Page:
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Those Who Passed in 2011: Archibald Clark West

"Arch" West Inventor of Doritos Brand Tortilla Chips Playing gold in Palm Springs, 1970

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I confess in high school I could best be described as a Doritos junkie. Consider by many, but not by Frito-Lay, the inventor of the Dorito brand, Arch West died in September of 2011 at the age of 97. The child of poor Scottish immigrants, West was born in 1914 in Indianapolis, Indiana. Poverty led his parents to put West and his brother into the Masonic children's home. After graduating high school he attended Franklin College near Indianapolis. He earned  earn his degree and worked for a short stint as a traveling salesman eventually landing in New York City where he joined a Madison Avenue advertising firm. His most notable early work included working on the J-E-L-L-O gelatins and pudding marketing campaigns. He served in the Navy during World War II and after the war he joined the Dallas-based Frito-Lay company in 1960. While on vacation in San Diego in 1961, Frito-Lay marketing executive Arch West purchased some fried Mexican Tortilla chips at a roadside stand. The experience inspired him to develop a market. What became the brand name Dorito based on the word doradito the Spanish word for little golden. Frito-Lay Company took the traditional Mexican snack food and added coloring and flavor enhancers. In 1964, they released the product in Southern California, where it became a hit and nationally in 1966 to rave reviews by customers around the country.  Over time, the company developed a number of flavors.  Most recently in response to health concerns the company reduced amount of salt in the product and transfats from its ingredients. Today Doritos represents Frito-Lay's second-best seller after Lays potato chips with annual sales approximately $5 billion annually.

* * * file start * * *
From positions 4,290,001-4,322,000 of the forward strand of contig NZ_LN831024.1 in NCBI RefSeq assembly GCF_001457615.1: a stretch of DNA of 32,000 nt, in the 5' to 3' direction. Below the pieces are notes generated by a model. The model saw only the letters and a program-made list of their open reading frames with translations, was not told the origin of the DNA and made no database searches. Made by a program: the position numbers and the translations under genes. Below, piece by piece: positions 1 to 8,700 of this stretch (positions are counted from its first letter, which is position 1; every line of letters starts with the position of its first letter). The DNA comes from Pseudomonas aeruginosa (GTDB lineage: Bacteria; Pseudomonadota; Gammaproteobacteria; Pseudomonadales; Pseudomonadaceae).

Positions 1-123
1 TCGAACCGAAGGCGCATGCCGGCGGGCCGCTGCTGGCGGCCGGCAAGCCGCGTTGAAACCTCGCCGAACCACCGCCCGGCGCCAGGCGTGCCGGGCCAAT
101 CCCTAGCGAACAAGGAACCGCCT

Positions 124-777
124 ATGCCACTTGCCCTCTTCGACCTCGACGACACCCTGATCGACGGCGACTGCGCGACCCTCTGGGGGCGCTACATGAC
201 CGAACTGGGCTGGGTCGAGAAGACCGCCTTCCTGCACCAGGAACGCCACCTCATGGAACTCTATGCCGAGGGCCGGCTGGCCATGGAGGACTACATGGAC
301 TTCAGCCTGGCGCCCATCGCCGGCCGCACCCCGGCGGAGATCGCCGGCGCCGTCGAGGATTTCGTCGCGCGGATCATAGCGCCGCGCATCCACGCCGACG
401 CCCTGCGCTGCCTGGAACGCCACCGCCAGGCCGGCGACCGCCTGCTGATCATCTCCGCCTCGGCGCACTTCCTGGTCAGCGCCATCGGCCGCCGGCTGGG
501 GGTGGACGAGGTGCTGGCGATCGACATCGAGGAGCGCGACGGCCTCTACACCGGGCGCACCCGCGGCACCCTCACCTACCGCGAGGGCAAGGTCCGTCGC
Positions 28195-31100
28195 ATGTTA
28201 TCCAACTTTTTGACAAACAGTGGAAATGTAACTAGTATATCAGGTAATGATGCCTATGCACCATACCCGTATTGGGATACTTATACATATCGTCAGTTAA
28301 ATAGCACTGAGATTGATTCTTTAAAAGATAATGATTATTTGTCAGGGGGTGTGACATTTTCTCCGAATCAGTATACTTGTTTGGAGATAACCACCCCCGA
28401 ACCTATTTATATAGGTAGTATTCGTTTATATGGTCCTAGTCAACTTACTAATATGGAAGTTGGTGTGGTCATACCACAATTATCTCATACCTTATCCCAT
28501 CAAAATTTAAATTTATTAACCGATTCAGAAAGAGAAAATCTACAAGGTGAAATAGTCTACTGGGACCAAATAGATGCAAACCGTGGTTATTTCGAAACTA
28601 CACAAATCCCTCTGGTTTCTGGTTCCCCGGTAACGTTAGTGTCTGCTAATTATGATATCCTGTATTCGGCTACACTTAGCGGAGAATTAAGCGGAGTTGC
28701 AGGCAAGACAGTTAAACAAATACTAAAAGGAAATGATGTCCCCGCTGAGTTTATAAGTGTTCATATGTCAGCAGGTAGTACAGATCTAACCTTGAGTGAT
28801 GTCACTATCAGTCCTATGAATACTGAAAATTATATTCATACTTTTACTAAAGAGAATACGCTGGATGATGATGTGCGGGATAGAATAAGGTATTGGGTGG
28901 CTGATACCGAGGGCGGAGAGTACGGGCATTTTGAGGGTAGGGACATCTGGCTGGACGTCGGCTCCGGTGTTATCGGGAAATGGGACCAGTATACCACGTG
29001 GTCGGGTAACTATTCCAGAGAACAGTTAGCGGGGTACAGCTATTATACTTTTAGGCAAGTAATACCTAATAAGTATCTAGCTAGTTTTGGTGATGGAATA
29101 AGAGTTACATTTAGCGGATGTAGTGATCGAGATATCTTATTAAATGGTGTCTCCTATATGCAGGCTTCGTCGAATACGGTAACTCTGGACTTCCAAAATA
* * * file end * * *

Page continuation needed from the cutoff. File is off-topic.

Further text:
Those Who Passed in 2011: Joe Frazier the Wizard of Boxing

So Are Waffles a Southern Christmas Thing?